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Hi David,Since you don't mention anything about "jitter" (small, spontaneous fluctuations) I assume you have connected the pots to a USB port, either by a Gameport-to-USB convertor or via the electronics of an old USB joystick.Right ?If no: if you use a direct gameport connector, you will never see such small changes (50-100 units in FSUIPC over a range from -16383 to +16383 if you calibrated well), because the random "jitter" will far exceed these small changes.If you use a USB convertor or old USB electronics: the reason why you get this "lumpy" behavious is the caused by the conversion of the analogue resistance input to a discrete value ("A/D conversion").Especially the standard USB-to-Gameport convertors (Radioshack, Sitecom, and alike) have a very low resolution: if well calibrated, only 30-40 discrete steps over the full range. Standard USB controllers (which usually use pots as well) will have this same problem, although may have more discrete steps.Only some controllers (like I believe MS new Sidewinder) uses optical control instead of potmeters. They might be more accurate (don't know that).An obvious advantage of the USB convertor, is that the "jitter" is eliminated (if the "jitter" fluctuation lies between two discrete steps).Conclusion: using ordinary pots (being sliders or rotational), you'll never be able to get the small resolution you want, if only because of the "jitter" problem. Only with high-advanced electronics in a USB convertor you would be able to get "infinite" resolution (>10000 values on a FSUIPC scale of -16383 to +16383)The above are my experiances on WIndows98; it could be possible that the gameport driver in XP is different (hence no "jitter"), but then it does the same A/D conversion as a USB convertor. But I doubt that.Rob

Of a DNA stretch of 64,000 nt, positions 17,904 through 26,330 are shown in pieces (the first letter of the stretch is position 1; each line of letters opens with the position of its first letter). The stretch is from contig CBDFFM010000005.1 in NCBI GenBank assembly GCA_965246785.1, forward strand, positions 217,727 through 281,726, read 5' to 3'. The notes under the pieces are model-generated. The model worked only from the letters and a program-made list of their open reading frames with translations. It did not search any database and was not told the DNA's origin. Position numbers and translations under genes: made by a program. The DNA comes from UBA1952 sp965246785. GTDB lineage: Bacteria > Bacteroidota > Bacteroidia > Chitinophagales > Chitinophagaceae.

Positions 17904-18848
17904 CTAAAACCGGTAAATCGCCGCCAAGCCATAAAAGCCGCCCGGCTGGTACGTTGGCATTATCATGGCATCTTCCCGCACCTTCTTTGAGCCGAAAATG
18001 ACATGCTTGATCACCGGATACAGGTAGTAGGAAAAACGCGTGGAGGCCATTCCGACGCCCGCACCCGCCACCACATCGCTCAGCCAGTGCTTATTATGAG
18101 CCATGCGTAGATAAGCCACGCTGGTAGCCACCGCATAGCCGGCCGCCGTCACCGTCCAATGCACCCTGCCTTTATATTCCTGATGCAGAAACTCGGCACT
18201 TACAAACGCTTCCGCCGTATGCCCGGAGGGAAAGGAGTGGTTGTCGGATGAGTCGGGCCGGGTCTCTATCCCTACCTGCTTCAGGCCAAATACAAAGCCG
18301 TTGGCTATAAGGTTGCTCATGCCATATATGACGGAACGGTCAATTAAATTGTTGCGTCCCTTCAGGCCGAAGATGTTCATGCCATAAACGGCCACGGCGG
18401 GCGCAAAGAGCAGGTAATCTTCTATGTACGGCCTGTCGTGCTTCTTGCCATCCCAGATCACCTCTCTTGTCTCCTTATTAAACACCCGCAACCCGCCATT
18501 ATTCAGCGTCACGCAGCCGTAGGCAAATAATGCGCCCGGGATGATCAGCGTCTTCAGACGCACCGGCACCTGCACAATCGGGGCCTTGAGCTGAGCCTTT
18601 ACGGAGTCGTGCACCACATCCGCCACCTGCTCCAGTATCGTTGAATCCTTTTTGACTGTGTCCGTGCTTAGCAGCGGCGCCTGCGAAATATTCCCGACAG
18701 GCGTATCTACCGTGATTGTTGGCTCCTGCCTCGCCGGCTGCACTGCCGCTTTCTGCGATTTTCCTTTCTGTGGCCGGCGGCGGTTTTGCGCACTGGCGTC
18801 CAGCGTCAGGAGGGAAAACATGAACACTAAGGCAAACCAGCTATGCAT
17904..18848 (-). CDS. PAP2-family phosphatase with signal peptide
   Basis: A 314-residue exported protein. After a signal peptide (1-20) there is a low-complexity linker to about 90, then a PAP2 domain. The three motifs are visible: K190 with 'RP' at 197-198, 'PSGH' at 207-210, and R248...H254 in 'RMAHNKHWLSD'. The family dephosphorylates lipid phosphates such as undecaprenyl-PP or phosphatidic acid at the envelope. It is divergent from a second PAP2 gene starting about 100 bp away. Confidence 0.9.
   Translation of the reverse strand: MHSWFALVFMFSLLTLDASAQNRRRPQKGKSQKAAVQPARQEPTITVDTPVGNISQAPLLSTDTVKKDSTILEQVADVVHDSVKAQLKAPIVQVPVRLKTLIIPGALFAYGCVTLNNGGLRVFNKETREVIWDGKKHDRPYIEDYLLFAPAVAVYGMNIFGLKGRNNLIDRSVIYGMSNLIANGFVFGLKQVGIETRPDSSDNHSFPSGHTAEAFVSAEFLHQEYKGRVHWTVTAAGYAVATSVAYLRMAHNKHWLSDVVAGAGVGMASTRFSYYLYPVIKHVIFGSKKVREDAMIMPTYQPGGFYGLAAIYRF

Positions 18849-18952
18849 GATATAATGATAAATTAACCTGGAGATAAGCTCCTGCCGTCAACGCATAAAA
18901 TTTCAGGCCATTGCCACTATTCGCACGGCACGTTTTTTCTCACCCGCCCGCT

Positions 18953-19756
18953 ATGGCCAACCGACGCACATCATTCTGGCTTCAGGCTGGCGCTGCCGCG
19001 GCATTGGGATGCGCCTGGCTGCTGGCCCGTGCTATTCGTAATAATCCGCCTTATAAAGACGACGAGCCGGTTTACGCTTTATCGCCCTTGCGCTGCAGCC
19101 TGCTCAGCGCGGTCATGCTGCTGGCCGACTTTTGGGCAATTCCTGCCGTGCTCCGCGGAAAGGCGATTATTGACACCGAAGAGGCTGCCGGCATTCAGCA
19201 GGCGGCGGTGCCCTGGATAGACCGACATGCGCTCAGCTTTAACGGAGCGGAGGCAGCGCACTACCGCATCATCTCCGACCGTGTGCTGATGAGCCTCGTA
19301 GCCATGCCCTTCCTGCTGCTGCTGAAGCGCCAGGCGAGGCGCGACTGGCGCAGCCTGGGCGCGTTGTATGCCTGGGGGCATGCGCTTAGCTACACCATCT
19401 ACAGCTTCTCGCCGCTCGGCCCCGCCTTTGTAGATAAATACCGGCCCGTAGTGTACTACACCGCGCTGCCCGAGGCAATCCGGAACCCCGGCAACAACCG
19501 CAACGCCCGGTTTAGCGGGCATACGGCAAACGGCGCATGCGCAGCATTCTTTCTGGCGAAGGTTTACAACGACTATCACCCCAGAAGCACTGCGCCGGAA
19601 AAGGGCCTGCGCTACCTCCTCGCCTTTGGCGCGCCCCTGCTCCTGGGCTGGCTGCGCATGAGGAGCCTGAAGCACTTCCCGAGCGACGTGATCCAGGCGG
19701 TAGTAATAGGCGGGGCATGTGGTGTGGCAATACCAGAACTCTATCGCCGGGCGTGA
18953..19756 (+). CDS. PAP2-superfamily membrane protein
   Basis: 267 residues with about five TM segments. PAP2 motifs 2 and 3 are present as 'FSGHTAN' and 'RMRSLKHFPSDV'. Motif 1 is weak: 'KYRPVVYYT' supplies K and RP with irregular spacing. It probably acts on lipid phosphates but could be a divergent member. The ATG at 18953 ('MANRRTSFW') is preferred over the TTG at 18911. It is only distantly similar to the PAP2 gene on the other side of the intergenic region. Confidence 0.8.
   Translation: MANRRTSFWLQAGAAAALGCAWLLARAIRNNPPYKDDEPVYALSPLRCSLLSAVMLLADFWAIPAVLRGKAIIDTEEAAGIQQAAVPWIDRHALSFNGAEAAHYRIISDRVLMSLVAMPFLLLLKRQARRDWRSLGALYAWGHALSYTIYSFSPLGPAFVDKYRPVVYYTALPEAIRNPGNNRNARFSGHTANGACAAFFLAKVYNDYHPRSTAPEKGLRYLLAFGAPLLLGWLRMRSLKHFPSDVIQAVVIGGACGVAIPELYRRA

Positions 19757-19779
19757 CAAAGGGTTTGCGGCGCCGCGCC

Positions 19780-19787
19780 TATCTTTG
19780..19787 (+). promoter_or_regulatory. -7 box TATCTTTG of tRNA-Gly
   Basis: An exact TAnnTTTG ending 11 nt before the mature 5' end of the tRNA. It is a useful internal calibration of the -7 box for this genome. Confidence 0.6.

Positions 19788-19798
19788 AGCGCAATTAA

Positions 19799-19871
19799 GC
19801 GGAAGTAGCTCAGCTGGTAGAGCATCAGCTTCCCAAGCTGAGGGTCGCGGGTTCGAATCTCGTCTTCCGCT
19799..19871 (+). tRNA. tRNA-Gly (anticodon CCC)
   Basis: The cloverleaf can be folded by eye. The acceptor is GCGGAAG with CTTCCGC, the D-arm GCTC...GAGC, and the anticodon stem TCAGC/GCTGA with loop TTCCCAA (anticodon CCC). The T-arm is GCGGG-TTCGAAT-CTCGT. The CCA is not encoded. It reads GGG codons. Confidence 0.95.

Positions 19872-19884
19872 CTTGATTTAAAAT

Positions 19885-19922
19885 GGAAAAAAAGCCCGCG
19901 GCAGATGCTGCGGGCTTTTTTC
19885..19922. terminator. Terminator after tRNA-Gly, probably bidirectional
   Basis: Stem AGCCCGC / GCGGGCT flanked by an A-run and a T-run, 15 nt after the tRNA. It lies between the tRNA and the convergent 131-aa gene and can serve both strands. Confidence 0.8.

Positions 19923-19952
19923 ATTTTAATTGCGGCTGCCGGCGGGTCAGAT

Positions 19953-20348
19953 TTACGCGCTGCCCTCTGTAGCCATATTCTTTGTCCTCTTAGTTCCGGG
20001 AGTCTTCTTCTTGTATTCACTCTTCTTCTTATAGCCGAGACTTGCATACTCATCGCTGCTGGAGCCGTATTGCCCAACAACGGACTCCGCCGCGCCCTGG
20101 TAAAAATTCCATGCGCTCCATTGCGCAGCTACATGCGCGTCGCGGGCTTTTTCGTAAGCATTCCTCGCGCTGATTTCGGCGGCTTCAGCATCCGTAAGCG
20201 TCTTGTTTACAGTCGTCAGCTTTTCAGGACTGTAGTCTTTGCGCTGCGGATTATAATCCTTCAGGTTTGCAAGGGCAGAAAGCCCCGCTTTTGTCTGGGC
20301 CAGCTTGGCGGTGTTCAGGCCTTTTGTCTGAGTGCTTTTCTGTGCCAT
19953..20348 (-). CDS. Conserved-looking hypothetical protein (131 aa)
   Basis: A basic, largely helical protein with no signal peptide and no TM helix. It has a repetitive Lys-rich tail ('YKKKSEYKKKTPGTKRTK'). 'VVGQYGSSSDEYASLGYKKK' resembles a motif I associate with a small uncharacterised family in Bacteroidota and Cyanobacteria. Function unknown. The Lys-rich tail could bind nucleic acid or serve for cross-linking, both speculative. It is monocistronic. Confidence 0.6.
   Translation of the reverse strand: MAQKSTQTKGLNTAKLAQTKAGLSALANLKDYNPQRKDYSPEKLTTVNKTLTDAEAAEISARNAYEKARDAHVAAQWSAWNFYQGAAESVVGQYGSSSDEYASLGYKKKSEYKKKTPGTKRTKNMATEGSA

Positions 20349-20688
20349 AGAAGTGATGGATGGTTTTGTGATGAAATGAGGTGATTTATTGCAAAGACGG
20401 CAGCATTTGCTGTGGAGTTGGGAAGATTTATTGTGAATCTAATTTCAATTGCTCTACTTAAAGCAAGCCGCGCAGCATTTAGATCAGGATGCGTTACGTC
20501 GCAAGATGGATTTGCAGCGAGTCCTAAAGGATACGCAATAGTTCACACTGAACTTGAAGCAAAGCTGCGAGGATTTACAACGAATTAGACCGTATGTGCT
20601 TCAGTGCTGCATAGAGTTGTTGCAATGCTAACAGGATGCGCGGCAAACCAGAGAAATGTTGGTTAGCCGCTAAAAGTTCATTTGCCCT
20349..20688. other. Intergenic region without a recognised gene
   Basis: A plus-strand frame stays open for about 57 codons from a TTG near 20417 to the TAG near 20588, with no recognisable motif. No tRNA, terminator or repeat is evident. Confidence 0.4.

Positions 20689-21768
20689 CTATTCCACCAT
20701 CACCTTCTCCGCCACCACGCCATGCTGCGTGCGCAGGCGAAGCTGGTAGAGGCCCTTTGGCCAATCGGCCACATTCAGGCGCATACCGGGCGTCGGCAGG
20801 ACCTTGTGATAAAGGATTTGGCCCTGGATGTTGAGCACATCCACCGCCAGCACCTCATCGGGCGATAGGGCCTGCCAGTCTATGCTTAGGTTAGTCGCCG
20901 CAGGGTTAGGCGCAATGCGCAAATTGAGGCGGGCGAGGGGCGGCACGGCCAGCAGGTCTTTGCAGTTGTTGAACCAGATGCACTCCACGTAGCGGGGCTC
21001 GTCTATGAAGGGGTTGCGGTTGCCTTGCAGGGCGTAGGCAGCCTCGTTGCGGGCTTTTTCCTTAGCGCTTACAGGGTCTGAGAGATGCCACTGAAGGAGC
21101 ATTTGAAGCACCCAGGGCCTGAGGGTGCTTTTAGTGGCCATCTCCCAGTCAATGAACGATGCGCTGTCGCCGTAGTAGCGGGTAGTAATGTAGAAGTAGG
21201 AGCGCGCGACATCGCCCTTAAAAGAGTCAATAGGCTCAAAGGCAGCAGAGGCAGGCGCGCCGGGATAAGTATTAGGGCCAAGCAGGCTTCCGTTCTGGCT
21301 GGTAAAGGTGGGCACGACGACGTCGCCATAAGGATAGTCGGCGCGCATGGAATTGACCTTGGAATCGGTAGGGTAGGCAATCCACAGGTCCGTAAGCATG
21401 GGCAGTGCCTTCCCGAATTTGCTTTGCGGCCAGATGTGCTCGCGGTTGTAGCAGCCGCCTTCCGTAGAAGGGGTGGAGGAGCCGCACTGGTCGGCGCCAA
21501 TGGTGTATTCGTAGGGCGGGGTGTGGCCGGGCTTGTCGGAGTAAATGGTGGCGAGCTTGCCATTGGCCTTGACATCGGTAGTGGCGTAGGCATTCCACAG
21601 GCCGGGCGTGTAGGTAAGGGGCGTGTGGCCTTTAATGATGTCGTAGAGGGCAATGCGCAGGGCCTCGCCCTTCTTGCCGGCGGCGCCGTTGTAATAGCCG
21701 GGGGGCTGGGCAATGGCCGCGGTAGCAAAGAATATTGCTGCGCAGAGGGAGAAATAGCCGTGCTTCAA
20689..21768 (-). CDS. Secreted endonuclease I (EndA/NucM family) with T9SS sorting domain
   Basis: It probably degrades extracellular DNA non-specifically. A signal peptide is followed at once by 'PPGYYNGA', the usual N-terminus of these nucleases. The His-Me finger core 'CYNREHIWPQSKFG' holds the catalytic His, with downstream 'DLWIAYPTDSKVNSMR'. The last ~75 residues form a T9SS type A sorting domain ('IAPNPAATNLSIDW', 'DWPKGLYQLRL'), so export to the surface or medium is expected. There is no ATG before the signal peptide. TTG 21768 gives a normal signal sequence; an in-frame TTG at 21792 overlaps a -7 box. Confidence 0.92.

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Rob,You may have hit the nail on the head! I am using two Radioshack converters to handle the 6 axis needed for the full quadrant. I had ordered a more expensive converter from US Cable (think that's the company) because I thought the Radioshack ones weren't working (turns out it was just really important to have a momentary switch installed in the circuit for callibration!). Guess I'll give the converter a try rather than send it back. Thanks!David